The Global Game Jam is the world’s largest multi-site game jam. We are gearing up towards the 2016 edition, and at the time of writing 449 sites from 80 countries have signed up. If that trend continues, we’ll definitely beat last year’s record of 517 sites once the jam begins in a month’s time.
As a founder, the core value for me about the Global Game Jam is not the size, but the values of sharing, collaboration and experimentation that it was founded upon. Those values have largely been inherited from the Nordic Game Jam, which I co-founded together with Jesper Juul and Henriette Moos.
Unlike other well-known jams such Ludum Dare and Molyjam, participation in the Global Game Jam require jammers to be physically located at one of our many sites.
In fact, not only are jammers required to be at one of the sites, but they are are also highly encouraged to join a team. We strongly believe that ideas get better as they are bounced back and forth between team members. Additionally, a big part of game dev is learning to work in teams with people with complimentary skill-sets and ideas. The Global Game Jam archives provide several ideas for group forming, based on experiences at the Nordic Game Jam.
An important part of any jam is to show off what you have created to the other jammers. Jams are a great place to get feedback from your peers. The Nordic Game Jam took this idea further and required jammers to not only upload an executable, but also all the assets and source code needed to rebuild the game from scratch. At the Nordic Game Jam, we believed it was important that jammers can learn not only from and discuss each others’ ideas, but also discuss and learn from implementation details. Later on, this idea became a core part of the Global Game Jam as well.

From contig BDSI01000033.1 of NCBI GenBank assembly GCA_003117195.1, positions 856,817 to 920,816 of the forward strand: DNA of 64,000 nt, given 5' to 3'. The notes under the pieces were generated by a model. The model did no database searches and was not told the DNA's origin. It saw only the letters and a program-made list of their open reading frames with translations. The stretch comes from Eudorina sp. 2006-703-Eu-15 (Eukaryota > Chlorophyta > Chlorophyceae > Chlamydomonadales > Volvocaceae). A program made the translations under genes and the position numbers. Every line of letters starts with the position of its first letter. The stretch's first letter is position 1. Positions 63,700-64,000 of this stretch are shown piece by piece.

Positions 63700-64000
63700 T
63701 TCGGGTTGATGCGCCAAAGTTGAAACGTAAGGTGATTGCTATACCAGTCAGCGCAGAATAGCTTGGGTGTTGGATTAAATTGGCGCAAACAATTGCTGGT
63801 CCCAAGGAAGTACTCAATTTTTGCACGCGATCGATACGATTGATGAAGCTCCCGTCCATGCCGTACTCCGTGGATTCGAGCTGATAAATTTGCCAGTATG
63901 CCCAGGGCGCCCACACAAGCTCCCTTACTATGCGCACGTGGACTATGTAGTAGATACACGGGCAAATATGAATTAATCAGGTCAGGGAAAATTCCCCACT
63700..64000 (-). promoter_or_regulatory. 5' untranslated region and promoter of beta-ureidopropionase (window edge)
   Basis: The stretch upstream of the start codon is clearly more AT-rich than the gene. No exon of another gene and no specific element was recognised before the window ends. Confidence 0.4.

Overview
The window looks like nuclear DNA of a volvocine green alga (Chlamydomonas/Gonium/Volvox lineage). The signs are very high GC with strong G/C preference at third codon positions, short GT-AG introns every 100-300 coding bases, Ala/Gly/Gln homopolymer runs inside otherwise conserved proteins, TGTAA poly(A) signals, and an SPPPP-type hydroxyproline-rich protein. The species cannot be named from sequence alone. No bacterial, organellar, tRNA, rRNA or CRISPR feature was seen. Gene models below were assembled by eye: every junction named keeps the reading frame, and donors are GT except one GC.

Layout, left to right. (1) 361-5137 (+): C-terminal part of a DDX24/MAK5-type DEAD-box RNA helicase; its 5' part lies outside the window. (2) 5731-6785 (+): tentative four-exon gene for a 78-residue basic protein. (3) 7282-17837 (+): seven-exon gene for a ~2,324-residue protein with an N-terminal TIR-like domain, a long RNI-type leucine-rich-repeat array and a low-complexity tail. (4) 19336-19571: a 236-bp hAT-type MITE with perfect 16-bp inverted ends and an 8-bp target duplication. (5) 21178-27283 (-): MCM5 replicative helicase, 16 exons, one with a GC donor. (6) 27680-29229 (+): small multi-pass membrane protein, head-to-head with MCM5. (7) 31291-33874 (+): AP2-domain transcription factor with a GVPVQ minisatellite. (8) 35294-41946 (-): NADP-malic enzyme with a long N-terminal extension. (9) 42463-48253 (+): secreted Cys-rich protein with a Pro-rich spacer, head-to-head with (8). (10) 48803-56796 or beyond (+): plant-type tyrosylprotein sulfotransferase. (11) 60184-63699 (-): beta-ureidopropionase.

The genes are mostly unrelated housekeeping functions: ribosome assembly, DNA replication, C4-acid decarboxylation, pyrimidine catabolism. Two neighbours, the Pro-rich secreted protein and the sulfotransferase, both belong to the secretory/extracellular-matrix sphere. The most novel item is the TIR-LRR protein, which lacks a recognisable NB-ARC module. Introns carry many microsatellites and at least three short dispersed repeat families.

All games uploaded to the Global Game Jam website are licensed under the terms of the Attribution-NonCommercial-ShareAlike 4.0 International Creative Commons licence. In human speak that simply mean that anyone can share and modify your game as long as they attribute the original creators and don’t earn any money from it. Just as importantly, the original creators retain the commercial rights to the game and assets, and can develop the game further in private without violating any license terms.
An important reason d’etre of game jams is to provide a safe space where ideas can be generated and tried out without having to consider the usual day-to-day restrictions of game production such as target demographics, deadlines, hardware, programming language and tool restrictions, etc.
In fact game jams are becoming so established as idea generators, that companies have started integrating them into their culture. Bossa Studios, Media Molecule and Double Fine are examples of this.
The Global Game Jam always has a keynote video as well as a theme, both of which are distributed to all sites and used among other things to instil the importance of experimentation in the jammers. By keeping the theme secret until the last possible moment, jammers are forced to use their creativity to come up with ideas on a short notice.
As a founder, I strongly believe that one of the stand out things about the Global Game Jam is that it is based upon a set of values; we actively promote sharing, collaboration and experimentation in game dev across the globe. Of course, I am also not blind to the fact that it is the world’s largest game jam in terms of number of participants, countries involved and games that makes our message that much stronger.
In closing I have to say that seeing approximately 30,000 people from 80+ countries put aside their differences for 48 hours to focus all their creativity on the same task, is an extremely heartening feeling.